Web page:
Bible Study

Positive Thinking

By Dr. Richard J. Krejcir
Romans 12

Romans 12

Positive thinking has been negatively viewed in Reformed and Evangelical circles due to its abuse by some preachers. Nonetheless, positive thinking is a call from our Lord and it is necessary, even essential for recovery. It does not replace His Spirit and Word, but it will impact all that we are and do in our recovery.

Here are some replacement thoughts to help line up your thinking to God's reality.

Do not conform any longer to the pattern of this world, but be transformed by the renewing of your mind. Then you will be able to test and approve what God's will is-his good, pleasing and perfect will. Romans 12:2

Substitute Negative Thoughts


Positive Thoughts

I do not feel loved.


God loves me and nothing can buffet that. Romans 8:31; 38-39

I give up.


I can. Philippians 4:13

I am too weak.



The Lord is my strength. Psalm 27:1

I am a failure.


God does not abandon me.

2 Corinthians 4:8-9

I am worthless.


I am not worthless because God made me. Psalm 139 13-16

I am confused.


God has a plan for me. Jeremiah 29:11

I am afraid.


God gives me power, love and no fear. 2 Timothy 1:7

I feel alone.


God is with me. Matthew 28:20; Hebrews 13:5

I feel unfulfilled.


I can be content. Philippians 4:11

I do not know what to do.


God will give me wisdom. James 1:5

I feel judged.


I am not condemned. Romans 8:1

Theology is our understanding of who God is and what He has done for us. This directly translates into who we are and what we do. If you think theology is not important in regard to relationships, consider how it relates to our feelings and how we view others and ourselves around us:

Theological Concepts

Theological Results

Justification means we are completely forgiven by God by what Christ has done! God's righteousness is covering us! There is nothing that we can add to it, such as good works or clean living. Thus, we have no balance to weigh a judgment on someone else! (Romans 2:5-16; 3:22; 5:1;10; 9:30; Philippians 3:4-14; I John 1:9).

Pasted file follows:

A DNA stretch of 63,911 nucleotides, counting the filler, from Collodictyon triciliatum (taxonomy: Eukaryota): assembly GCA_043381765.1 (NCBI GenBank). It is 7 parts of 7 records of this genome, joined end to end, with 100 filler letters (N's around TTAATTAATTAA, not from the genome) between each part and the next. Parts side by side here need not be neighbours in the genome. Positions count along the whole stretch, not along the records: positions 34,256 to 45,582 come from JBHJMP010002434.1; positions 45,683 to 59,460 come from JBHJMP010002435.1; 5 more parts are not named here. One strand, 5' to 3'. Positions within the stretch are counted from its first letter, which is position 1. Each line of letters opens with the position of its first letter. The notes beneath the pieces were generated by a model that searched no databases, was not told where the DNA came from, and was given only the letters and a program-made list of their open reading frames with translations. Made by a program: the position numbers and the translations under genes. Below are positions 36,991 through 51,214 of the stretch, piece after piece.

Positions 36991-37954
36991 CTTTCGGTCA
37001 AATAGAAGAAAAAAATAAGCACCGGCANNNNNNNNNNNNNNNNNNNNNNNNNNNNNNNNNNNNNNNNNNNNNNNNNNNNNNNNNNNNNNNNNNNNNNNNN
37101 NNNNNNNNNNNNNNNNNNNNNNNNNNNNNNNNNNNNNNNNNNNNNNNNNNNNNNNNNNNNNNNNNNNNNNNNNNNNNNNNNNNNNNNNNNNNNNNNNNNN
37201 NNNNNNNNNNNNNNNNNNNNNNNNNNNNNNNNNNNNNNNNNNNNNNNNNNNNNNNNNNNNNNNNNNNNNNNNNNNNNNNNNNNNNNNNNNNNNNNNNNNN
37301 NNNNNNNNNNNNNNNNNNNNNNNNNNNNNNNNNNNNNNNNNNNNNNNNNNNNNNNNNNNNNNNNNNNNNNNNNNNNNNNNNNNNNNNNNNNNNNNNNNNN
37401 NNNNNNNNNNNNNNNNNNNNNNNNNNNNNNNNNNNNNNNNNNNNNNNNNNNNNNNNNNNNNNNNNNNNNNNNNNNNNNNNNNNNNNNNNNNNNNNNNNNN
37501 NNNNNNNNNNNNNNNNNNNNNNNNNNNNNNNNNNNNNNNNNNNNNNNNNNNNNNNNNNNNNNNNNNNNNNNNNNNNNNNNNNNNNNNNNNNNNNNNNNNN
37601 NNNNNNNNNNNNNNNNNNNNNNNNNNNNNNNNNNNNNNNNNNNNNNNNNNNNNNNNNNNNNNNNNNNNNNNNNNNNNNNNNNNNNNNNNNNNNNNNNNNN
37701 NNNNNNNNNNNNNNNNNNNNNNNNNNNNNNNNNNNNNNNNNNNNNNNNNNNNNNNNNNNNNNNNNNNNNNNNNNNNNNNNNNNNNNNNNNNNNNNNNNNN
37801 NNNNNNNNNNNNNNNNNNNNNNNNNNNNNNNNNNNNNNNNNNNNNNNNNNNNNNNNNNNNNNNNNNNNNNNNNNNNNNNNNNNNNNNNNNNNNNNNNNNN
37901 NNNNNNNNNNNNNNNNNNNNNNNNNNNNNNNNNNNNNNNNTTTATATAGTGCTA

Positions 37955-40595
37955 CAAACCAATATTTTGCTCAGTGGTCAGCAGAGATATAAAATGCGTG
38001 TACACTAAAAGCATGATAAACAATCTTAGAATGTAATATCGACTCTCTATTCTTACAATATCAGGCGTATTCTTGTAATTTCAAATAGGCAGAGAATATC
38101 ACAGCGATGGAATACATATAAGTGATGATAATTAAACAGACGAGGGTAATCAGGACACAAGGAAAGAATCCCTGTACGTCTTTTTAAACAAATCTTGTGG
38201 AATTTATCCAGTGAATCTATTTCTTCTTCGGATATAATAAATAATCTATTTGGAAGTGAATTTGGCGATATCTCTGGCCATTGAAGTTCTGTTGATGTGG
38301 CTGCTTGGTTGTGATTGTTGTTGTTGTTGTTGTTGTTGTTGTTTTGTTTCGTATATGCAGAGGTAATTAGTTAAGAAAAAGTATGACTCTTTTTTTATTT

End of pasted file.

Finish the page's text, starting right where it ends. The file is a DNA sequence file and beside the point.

My response to justification is I do not need to fear the expectations of others or my own failure because God accepts me! Therefore I do not need to withdraw, gossip, manipulate, or be overly driven to succeed; I do not need to please others for my self-approval. My focus is on God's glory and His Kingdom!

Reconciliation means I am at peace with God because Jesus reconciles me to God, so I am not an enemy of God; I am accepted by Him and need not fear His wrath and punishment. Since I am at peace, I am no longer at war with God. I realize as a believer that I am in a fallen world that is still at war with God (2 Cor.5:18-21; Eph.2:16; Col. 1:20-22).

My response to reconciliation is realizing I have harmony in Christ. I do not need the approval of people when I have God's. I do not need to fear being rejected or not accepted by others. I can be an instrument of His peace and character regardless of what others do to me. I can relax and in Him and be vulnerable to build relations with others without fear.